Indianapolis Indianapolis Motor Speedways' new "soft" walls passed their first real test Sunday.
Robby McGehee became the first driver to crash into the walls and limped away with only a cut on his left leg after crashing in turn three during the Indy 500's first practice session.
The wall wasn't as fortunate. Workers at the track will replace the 20-foot section of four steel tubes after the bottom panel caved in when the back of McGehee's car slammed into it. The panel just above it was gouged.
But track officials said that damage was expected and the results were encouraging preventing what could have been far more serious injuries to McGehee.
"One thing that has happened is that we tested on the high extremes right away," said Brian Barnhart, Indy Racing League vice president of operations. "It was a very high impact."
Barnhart said McGehee hit going 218-219 mph with the back end going almost straight into the wall at a 90-degree angle.
Yet the car's black box indicated that the first hit came only at a force of 40 G's. When the car spun back around and slapped the wall a second time, with the right front, McGehee hit at 72.7 G's. The car nearly flipped on the 21*2-mile oval.
Barnhart said similar accidents registered much higher impact forces.
"I'm the first driver to test the new soft-wall system, which is a distinction I'd rather tell you I not have," McGehee said. "I can tell you it's not soft. It's hard. But I can also assure you that I'm very glad it was there."
A little more than three hours into practice, McGehee, a three-time Indy starter, said he lost control of the car when something broke loose.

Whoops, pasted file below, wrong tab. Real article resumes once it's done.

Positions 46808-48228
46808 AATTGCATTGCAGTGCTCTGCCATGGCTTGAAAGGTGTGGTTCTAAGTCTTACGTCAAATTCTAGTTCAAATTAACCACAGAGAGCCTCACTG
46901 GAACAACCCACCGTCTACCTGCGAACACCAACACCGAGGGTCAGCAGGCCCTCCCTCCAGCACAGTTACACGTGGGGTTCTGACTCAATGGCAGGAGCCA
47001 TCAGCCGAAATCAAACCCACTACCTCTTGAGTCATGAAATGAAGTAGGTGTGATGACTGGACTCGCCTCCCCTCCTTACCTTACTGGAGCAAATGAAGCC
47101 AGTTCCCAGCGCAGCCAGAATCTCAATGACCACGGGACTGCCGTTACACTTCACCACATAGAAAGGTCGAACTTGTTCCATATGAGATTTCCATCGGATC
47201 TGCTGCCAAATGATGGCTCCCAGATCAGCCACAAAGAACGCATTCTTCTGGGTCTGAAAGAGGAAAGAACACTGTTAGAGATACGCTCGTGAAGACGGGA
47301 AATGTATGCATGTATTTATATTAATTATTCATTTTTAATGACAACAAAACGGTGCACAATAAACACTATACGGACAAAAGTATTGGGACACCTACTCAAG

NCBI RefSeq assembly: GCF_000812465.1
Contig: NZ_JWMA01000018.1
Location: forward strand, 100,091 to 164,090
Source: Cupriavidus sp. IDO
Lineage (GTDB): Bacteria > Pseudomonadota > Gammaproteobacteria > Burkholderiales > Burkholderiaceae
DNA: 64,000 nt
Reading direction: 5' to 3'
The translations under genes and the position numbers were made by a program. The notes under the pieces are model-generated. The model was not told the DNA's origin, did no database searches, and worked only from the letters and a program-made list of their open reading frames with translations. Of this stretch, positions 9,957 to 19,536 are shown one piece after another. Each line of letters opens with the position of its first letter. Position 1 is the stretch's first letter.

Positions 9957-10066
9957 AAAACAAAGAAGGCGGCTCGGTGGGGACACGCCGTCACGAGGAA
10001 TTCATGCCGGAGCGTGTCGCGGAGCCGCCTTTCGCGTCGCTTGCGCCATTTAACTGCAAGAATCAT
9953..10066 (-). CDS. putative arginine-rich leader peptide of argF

Debris was scattered along the track and practice was stopped for 36 minutes as crews repaired and inspected the wall, which was being used on a race track for the first time.
"We tried to analyze what happened and what we would have done if it had been race day," said Kevin Forbes, director of engineering and construction at the Indianapolis Motor Speedway. "We wanted to gather as much information while we still had a chance."
Forbes said the accident could have been cleared within 15 minutes during the race and that they were replacing the section of wall Sunday night to determine how long it would take if done under race conditions. The race is scheduled for May 26.
The "soft" walls are constructed of four steel tubes welded together and cover the concrete walls that line the track. They are held in place with bolts in the concrete wall and in the back of the steel. Between the walls are 161*2 inches of hard, foam insulation that allow the walls to move like a shock absorber. They're designed to absorb the force of an impact.